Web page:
In 1986 a new journal to be published by the British Ecological Society was announced, Functional Ecology. In those days, the dreaded Impact Factors had not yet raised their ugly heads, and one tended to publish in journals relevant to your discipline, or, as in this case, the fancy took you.  I thought it would be cool to publish in the first issue of the first volume of this new journal.  I therefore set to work, with the help of one of our statisticians to produce a paper about life history parameters of the pine beauty moth, from a more ecological point of view and not from the more applied view-point of it as a forest pest (my job remit). I was very proud of the paper and confess to having got somewhat carried away in the discussion, so much so, that it was suggested by all who read it in the very lengthy internal appraisal process, that most of the discussion should be cut as being too far away from the main story. As the process had taken so long already I decided to go with the flow and eventually submitted my paper about a year after first writing it, incidentally giving my statistician a co-authorship. It was accepted and did indeed appear in the first volume of Functional Ecology, albeit the last of the year (Leather & Burnand, 1987)! It has to date (14th October 2015) being cited 53 times, by no means a disgrace, but certainly not my second-most cited paper.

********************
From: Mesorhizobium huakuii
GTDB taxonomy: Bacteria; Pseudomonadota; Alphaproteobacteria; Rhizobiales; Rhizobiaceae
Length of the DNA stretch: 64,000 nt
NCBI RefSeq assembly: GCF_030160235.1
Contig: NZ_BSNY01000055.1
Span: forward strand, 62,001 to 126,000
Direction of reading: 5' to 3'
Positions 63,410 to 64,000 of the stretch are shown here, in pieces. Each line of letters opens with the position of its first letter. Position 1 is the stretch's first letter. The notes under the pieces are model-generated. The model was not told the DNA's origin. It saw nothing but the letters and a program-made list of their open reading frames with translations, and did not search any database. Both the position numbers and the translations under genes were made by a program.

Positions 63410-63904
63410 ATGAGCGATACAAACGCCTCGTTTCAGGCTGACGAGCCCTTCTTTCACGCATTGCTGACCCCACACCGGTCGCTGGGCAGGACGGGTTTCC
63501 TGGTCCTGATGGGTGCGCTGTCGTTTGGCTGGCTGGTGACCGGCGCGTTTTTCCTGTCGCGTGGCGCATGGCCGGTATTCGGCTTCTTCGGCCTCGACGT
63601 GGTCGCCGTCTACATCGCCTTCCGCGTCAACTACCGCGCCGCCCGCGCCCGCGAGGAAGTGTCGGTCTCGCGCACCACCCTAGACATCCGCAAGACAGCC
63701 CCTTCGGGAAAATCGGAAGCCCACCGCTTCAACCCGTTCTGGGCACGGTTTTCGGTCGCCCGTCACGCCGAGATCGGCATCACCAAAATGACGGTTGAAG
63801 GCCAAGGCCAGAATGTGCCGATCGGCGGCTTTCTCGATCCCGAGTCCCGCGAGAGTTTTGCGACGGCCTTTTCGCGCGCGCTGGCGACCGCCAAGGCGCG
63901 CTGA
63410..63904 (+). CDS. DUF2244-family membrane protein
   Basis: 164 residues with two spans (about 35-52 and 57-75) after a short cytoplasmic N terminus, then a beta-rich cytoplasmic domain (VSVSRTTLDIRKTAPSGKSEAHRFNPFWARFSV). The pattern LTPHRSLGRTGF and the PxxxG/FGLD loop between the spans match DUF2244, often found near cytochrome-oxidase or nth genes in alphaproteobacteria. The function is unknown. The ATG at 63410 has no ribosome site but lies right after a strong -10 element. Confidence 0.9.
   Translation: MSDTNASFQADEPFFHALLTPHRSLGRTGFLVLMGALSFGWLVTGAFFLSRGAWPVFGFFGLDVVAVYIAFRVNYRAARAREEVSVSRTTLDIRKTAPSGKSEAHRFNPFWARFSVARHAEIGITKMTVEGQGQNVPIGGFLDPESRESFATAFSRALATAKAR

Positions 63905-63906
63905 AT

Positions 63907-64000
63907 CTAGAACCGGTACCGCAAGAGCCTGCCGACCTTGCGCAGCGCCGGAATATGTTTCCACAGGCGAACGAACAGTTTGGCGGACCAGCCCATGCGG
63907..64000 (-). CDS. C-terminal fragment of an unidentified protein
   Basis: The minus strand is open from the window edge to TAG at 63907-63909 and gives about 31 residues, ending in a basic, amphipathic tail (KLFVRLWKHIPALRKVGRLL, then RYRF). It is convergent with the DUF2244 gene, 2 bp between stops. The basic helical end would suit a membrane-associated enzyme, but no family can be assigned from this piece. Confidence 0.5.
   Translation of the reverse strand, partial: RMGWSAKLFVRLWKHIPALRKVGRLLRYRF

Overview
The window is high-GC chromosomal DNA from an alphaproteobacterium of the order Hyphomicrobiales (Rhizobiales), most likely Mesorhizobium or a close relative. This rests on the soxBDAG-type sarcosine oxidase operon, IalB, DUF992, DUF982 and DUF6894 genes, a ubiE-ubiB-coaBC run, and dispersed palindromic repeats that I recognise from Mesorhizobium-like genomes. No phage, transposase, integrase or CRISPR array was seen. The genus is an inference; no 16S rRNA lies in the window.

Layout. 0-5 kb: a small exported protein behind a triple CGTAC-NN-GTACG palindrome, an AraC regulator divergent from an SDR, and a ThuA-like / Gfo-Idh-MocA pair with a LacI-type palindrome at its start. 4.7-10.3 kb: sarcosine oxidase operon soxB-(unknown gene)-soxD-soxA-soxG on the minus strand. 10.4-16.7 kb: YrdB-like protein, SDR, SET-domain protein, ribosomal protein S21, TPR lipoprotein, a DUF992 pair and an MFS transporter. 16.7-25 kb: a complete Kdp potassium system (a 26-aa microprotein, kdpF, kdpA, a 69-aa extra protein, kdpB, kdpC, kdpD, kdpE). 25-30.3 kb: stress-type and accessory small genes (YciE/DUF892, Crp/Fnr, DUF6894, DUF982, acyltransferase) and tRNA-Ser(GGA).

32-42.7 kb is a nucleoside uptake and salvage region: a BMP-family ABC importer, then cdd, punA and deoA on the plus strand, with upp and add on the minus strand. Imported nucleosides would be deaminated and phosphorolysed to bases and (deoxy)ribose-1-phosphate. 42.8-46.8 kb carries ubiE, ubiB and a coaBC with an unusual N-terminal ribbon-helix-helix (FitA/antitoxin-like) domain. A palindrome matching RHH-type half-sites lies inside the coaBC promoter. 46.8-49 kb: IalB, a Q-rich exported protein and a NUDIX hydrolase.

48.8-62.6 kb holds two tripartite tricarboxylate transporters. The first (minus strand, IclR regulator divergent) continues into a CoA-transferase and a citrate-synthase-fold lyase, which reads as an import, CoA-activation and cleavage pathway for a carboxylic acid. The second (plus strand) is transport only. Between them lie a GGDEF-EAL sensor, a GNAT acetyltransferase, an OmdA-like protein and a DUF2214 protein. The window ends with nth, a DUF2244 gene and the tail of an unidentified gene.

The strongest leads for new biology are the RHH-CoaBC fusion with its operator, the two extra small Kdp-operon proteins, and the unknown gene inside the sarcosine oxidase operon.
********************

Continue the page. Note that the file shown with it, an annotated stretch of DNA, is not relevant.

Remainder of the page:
I mentioned earlier that I was really proud of my discussion and I decided that I was going to publish it regardless. I reworked it slightly and submitted it to Oikos as a Forum piece, taking the calculated risk of not submitting it through the official Forestry Commission system. My reasoning was, that a), it was unlikely to be read by anyone in the Forestry Commission, being a very ecological journal, and b), if challenged I would say that it had already been seen by the powers that be, albeit not officially. To my relief it was accepted as is (Leather, 1988) and my immediate boss never mentioned it. To my surprise and delight this is now my second-most cited paper, having so far acquired 207 citations and still picks up a reasonable number of cites every year. I guess that I should actually be grateful to all those internal referees who insisted that I cut my discussion down so drastically.

References

Leather, S.R. (1988) Size, reproductive potential and fecundity in insects: Things aren’t as simple as they seem. Oikos, 51, 386-389.

Leather, S.R. & Burnand, A.C. (1987) Factors affecting life-history parameters of the pine beauty moth, Panolis flammea (D&S): the hidden costs of reproduction. Functional Ecology, 1, 331-338.

 

Post script

In case you wondered, my most cited paper is an Annual Review paper, written with one of my former PhD students, Caroline Awmack, and now has almost a thousand citations (994 as of today).

Reference

Awmack, C. S. &Leather, S. R. (2002). Host plant quality and fecundity in herbivorous insects. Annual Review of Entomology 47, 817-844.